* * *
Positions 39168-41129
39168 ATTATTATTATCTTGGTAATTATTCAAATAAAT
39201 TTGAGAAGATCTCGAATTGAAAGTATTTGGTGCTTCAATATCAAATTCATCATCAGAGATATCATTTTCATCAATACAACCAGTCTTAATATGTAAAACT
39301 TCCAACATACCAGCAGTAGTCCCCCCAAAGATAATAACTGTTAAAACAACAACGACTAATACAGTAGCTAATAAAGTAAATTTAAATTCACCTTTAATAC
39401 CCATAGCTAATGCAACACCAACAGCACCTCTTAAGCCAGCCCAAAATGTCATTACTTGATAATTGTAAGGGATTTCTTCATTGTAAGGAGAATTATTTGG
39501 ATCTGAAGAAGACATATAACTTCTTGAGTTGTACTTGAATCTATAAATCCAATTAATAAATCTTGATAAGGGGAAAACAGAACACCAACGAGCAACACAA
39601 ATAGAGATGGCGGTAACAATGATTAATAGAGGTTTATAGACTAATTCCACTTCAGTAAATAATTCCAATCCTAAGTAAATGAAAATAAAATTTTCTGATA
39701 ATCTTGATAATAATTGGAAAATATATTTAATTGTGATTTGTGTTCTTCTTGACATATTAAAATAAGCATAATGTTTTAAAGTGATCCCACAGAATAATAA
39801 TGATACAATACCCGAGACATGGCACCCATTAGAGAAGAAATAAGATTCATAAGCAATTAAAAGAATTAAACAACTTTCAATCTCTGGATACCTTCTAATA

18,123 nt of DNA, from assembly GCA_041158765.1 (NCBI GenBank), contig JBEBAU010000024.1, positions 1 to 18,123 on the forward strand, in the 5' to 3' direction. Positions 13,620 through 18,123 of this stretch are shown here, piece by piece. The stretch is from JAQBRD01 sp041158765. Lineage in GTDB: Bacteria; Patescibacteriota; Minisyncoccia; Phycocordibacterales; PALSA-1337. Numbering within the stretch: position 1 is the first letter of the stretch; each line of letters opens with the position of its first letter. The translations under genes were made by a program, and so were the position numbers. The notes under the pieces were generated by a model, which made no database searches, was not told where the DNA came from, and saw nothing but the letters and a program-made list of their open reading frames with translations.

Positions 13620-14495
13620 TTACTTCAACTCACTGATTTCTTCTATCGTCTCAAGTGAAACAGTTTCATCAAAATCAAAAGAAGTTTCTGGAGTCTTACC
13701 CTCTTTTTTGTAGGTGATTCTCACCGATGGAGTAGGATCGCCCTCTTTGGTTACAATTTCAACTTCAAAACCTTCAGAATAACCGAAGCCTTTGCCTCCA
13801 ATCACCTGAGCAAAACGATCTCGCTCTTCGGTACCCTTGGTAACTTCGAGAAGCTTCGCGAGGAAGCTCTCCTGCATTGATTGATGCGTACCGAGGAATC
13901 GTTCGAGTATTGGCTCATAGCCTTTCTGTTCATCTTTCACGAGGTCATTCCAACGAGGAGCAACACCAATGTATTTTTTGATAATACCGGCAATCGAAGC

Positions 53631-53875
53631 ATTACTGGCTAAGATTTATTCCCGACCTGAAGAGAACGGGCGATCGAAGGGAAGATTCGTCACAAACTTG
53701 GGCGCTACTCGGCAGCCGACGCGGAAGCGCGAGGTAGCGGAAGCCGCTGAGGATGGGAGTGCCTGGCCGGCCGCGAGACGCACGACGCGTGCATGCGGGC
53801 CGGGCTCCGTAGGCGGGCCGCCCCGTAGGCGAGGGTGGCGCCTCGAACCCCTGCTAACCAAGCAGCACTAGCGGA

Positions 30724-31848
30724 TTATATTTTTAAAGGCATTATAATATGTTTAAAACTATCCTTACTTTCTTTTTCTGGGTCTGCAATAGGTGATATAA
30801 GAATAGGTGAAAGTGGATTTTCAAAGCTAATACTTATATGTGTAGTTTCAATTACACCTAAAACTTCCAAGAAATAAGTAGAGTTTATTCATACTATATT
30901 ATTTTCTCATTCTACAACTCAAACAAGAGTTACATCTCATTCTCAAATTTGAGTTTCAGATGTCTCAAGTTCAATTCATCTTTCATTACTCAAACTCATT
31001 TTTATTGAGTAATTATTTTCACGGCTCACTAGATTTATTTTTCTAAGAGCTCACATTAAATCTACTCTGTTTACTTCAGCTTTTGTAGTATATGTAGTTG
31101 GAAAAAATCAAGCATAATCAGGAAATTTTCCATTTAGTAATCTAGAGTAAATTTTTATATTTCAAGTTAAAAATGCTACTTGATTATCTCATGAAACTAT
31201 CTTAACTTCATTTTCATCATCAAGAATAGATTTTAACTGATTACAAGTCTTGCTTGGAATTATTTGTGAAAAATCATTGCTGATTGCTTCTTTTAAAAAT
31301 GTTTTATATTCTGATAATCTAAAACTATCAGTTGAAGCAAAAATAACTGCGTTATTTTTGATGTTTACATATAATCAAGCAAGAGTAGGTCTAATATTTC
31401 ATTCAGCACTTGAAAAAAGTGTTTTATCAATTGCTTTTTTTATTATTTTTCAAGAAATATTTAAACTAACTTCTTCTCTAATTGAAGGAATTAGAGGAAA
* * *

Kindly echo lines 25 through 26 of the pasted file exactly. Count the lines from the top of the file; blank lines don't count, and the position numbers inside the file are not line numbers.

31101 GAAAAAATCAAGCATAATCAGGAAATTTTCCATTTAGTAATCTAGAGTAAATTTTTATATTTCAAGTTAAAAATGCTACTTGATTATCTCATGAAACTAT
31201 CTTAACTTCATTTTCATCATCAAGAATAGATTTTAACTGATTACAAGTCTTGCTTGGAATTATTTGTGAAAAATCATTGCTGATTGCTTCTTTTAAAAAT